English | English Fiction to 1800
L639 | 28092 | Nash


L639 28092  NASH (#3)
English Fiction to 1800

11:15a – 12:30p TR

In a current Call For Papers for a Special Issues of Eighteenth-
Century Fiction to be published in the Fall of 2011, John Richetti
writes:
What place for formalism?
Essays are invited for this issue that address one or more of these
questions: Is there a place for "formalist" criticism in the study
of the eighteenth-century novel? Given the current dominance of
historical, thematic, and cultural studies approaches to the
eighteenth-century novel, can we usefully speak of novelistic form?
Does the novel as a capacious and almost anti-formal "form" leave
any space for formalist approaches? Does the sheer variety of
narrative types that constitute the novel in the eighteenth century
render the notion of "novelistic form" meaningless? Or is there in
the period an emerging and dominant formal pattern, a consensus
about the properly novelistic form of narrative fiction, that is
worth extracting and articulating?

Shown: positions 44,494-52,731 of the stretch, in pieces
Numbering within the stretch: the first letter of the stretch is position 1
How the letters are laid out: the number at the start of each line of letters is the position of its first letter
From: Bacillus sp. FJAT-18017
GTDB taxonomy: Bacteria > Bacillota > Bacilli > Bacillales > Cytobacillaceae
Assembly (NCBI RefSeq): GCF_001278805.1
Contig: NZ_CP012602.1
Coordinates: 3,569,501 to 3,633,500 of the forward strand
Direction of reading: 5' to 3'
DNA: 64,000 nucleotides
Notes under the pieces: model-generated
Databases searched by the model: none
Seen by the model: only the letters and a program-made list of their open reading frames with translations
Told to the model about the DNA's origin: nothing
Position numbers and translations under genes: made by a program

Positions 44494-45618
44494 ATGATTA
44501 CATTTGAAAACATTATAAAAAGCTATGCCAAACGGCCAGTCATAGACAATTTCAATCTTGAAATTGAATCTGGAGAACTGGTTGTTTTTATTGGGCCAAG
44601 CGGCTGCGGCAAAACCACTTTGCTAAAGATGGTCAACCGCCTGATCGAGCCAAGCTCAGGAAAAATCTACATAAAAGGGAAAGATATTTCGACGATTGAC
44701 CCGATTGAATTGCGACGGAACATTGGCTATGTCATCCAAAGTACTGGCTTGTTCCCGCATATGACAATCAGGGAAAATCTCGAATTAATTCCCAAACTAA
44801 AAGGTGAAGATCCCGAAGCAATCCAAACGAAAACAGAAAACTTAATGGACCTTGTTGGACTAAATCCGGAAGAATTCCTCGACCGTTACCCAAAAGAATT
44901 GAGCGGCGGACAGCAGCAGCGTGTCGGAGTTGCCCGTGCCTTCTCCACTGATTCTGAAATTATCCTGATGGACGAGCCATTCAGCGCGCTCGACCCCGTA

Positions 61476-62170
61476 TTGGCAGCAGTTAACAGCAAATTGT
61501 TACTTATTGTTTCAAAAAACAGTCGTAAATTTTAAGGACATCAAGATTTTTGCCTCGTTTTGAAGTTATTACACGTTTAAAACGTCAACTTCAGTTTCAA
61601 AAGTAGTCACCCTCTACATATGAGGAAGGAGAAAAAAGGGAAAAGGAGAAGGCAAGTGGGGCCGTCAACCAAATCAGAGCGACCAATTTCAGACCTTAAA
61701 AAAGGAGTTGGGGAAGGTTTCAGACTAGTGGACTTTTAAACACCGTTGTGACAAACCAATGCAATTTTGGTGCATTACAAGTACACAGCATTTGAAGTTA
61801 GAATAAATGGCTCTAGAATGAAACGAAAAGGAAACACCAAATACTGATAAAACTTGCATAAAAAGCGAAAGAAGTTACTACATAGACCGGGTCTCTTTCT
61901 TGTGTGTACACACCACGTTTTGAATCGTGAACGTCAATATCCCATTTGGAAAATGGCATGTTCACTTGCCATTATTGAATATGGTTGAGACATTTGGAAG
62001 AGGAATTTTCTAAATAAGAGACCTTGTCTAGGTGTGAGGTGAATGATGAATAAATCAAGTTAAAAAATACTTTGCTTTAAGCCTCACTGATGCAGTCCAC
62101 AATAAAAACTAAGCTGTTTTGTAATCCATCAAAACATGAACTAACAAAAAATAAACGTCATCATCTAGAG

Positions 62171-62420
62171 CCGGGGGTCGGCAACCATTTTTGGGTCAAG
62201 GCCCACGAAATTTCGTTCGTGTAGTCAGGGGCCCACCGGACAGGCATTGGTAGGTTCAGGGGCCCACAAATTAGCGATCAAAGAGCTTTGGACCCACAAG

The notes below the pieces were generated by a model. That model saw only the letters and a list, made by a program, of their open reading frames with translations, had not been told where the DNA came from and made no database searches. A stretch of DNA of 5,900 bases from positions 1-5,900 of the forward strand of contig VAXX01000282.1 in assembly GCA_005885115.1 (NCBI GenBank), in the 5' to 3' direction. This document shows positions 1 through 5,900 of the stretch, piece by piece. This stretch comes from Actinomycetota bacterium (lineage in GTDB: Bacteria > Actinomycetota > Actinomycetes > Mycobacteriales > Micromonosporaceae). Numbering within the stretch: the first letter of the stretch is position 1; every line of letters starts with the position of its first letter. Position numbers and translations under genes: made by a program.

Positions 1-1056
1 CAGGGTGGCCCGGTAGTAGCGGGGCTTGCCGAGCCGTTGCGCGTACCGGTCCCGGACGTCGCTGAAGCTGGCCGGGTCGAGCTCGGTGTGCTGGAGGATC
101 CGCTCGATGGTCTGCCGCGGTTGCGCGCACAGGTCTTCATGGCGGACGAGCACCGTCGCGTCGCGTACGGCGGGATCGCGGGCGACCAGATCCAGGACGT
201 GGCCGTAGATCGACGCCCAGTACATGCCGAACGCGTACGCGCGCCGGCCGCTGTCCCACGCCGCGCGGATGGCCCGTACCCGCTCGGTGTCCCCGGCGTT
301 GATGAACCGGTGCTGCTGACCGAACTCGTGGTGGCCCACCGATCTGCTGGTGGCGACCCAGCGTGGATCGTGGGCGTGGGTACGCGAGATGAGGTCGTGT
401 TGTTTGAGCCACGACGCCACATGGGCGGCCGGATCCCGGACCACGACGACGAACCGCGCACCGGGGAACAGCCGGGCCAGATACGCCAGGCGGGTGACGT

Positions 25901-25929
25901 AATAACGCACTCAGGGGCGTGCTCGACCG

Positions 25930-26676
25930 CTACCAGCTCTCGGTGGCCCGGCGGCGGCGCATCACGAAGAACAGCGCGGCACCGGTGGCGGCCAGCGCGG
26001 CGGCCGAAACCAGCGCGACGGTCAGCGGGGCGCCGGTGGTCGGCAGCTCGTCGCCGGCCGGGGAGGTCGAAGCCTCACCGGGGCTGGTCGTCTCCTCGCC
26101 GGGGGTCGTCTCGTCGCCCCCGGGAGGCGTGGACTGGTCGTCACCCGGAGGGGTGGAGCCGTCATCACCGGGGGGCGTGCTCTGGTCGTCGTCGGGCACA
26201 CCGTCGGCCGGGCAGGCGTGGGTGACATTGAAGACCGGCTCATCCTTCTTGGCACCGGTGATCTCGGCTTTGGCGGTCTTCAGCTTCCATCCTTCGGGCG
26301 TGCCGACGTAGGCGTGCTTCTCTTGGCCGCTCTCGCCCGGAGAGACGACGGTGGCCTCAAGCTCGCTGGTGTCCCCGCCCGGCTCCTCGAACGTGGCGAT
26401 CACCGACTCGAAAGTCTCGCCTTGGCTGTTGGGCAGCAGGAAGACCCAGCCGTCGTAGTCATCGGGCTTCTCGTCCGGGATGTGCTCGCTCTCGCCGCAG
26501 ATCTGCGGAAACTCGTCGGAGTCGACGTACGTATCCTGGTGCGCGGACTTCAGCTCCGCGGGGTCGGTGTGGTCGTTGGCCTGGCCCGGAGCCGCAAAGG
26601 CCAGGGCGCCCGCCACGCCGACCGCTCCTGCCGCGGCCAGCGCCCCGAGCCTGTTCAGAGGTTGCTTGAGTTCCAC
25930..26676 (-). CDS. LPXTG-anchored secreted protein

We will use Richetti’s loose taxonomy of critical method to organize
our conversation about fiction before Austen, moving between those
approaches Richetti contends are “currently dominant” (historical,
thematic, and cultural) and the one (formalism) his special issue
presumably will make a case for.  This will prompt us, I suppose, to
reflect on what relation formalism bears to those “other”
approaches; and, it seems likely, to reflect as well on what
relation it bears to itself—is “New Formalism” a return to the
Formalism of days gone by or a redeployment of the familiar term in
a new context.  There is a very good chance that my own interests—
which these days increasingly turn toward issues of animality and
ecology and consideration of how posthumanist theory might prompt
reconsideration of familiar eighteenth-century texts—will find
expression in the course, but the primary goal will be to
familiarize students with current trends in critical discussion of
fiction before 1800, while reading an array of significant fictions
from the period.  If you are not familiar with the fiction of this
period, you should be advised that the narratives tend to range from
the very brief to the very short, and that the rhythms (and diction)
of eighteenth-century prose are not always the rhythms (and diction)
of the current day.  We will read texts by Cavendish, Behn, Defoe,
Haywood, Fielding, Richardson, Sterne and Walpole, as well as recent
criticism.  Students will be asked to write several short papers.